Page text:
Brazil’s Interest Rate Hike Pleases No One

    Brazil’s  Monetary Policy Committee (Copom) has announced late yesterday another increase in the Brazilian interest rate (Selic) from 18.25% to 18.75%. This is the sixth consecutive increase since September 2004.

    The decision was taken unanimously by the committee,  “giving continuity to the process of adjustment of the basic interest rate begun in the September 2004 meeting,” according to the note issued by Copom. Since September, the Selic rate has accumulated an increase of 2.75 points. 
     
    Rio de Janeiro’s Industries Federation (Firjan) criticized the measure and said that Brazil should expect a reduction in the rhythm of growth of the economy due to the increase.  
     
    For Firjan, this new boost in interest rates is ill advised in a moment in which there is more credit available and longer term financing can be more easily obtained.


    Firjan believes that the Copom should have waited to see how previous increases adopted by the Committee would affect inflation.


    The president of the Trade Federation of the State of Rio de Janeiro (Fecomércio/RJ), Orlando Diniz, also condemned the monetary authorities’ action.  


    Diniz commented that there is no truth to the allegations that there is a threat of pressure brought in by demand. According to him what happened to the Brazilian economy in 2004 was merely a catching up after losses from the past.


    The President of Fecomércio/RJ believes that the recovery process of some economy sectors, in particular the non-durable goods sector, “might suffer heavily due to the new interest rates increase. According to him, micro and small businesses will suffer the most.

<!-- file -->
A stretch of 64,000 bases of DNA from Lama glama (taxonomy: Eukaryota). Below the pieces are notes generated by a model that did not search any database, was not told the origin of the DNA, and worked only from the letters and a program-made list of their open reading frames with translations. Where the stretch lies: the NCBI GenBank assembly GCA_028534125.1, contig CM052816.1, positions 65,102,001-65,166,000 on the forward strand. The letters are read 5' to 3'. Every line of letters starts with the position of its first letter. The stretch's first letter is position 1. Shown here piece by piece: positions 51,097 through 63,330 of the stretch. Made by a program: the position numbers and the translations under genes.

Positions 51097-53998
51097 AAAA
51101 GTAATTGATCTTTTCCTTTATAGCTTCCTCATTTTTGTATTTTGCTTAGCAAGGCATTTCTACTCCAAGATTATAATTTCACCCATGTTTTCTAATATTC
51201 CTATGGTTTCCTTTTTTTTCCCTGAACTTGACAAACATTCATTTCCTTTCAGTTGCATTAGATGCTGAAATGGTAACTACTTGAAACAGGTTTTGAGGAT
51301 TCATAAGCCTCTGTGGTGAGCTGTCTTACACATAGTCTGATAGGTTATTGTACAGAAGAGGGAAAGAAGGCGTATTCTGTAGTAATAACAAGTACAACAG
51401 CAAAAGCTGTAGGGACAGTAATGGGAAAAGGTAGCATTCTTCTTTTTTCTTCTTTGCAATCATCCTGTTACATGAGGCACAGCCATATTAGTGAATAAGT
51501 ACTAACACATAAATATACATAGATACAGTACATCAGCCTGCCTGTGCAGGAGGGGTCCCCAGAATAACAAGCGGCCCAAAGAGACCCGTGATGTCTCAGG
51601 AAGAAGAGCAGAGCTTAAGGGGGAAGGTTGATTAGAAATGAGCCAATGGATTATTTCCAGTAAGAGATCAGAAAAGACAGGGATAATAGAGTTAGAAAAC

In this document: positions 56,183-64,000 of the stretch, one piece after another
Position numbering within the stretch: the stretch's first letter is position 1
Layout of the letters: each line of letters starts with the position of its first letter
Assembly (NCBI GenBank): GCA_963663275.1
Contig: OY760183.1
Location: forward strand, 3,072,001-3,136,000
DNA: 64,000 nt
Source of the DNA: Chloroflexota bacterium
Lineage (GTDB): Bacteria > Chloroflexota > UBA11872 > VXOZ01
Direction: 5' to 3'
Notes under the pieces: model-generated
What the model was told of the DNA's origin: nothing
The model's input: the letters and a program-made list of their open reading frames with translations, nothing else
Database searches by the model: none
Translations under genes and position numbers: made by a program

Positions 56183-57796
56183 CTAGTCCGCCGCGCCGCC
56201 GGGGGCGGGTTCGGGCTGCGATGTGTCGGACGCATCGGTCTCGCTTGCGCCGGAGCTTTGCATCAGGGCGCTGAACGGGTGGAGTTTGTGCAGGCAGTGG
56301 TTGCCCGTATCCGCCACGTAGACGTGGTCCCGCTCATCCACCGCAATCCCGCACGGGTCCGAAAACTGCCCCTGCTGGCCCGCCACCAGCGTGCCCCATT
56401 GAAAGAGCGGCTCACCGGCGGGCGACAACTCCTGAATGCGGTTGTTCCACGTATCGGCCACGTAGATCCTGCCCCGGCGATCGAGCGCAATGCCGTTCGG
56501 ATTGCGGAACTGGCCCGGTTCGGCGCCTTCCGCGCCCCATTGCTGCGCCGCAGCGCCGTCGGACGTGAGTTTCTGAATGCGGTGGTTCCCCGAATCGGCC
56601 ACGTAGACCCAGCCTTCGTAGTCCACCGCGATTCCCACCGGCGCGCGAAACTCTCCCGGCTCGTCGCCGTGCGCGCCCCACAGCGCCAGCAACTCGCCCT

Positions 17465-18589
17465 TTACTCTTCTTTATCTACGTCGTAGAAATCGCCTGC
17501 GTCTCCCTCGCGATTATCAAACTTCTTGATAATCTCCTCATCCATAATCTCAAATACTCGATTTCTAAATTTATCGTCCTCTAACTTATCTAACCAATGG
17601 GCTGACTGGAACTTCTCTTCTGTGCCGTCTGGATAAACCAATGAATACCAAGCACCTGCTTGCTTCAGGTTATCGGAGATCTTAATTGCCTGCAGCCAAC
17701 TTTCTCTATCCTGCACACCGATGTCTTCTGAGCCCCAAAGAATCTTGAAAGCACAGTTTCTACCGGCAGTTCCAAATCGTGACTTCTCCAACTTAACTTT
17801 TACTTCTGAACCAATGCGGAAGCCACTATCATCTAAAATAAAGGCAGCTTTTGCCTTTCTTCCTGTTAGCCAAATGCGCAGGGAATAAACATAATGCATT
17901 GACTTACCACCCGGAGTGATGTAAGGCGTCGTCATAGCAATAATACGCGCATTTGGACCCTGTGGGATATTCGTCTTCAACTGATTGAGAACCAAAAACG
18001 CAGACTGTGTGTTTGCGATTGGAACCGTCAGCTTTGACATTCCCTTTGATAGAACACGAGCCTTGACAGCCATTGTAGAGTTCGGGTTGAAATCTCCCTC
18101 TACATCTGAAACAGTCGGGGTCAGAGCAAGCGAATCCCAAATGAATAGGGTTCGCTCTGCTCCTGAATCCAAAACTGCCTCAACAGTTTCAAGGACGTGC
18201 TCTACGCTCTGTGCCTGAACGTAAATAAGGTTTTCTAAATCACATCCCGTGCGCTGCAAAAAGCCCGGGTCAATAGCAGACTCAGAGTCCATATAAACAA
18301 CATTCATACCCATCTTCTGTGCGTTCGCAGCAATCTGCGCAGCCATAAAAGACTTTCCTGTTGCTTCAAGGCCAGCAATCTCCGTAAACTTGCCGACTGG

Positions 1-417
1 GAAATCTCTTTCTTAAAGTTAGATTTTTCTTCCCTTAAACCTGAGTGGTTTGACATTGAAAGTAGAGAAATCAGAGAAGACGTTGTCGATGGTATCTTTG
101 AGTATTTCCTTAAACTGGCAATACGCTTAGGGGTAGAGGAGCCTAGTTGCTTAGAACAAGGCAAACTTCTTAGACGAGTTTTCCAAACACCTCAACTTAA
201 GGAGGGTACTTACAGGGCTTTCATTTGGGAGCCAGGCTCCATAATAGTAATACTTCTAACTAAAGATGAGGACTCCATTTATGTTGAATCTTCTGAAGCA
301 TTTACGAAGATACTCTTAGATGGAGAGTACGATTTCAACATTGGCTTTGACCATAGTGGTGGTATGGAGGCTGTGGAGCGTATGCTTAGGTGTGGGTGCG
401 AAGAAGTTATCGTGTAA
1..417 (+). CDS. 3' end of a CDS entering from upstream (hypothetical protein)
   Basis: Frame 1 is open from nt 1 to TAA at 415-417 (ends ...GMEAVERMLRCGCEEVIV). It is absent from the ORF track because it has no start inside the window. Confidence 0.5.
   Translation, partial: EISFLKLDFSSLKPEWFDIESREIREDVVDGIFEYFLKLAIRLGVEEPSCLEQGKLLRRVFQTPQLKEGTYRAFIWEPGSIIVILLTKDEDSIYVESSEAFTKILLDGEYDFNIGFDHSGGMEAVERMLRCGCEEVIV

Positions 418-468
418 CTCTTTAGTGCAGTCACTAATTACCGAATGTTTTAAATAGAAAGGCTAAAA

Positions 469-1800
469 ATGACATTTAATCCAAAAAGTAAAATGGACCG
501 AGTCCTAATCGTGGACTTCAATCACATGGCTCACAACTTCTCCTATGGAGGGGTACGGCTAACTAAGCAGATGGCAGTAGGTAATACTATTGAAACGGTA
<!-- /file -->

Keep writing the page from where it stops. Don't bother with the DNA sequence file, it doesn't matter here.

The Center of Industries of the State of São Paulo (Ciesp), considered the Copom decision a “continuity of an austerity policy, that dampens productive investment and job creation.”


    In  a note issued to the press, the director of Ciesp’s Economy Department, Boris Tabacof, said that economic indexes point to a deceleration of business activity and stressed that “the same policy that punishes the industry is ineffective for the control of monitored prices, which answer for 30% of the inflation.” 
     
    ABr

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    • Guest

      How is it that as soon as the brazilian economy strats to move forward the Government always steps in and tries to stop this progress under the pretext of stopping inflation.How is it that stopping growth is good for a country? If high interest rates are so good how is that the US Japan and all of Europe have the lowest interset rates in history.Brazil will always remain a banana republic as long as it has such incompetent leaders running the country

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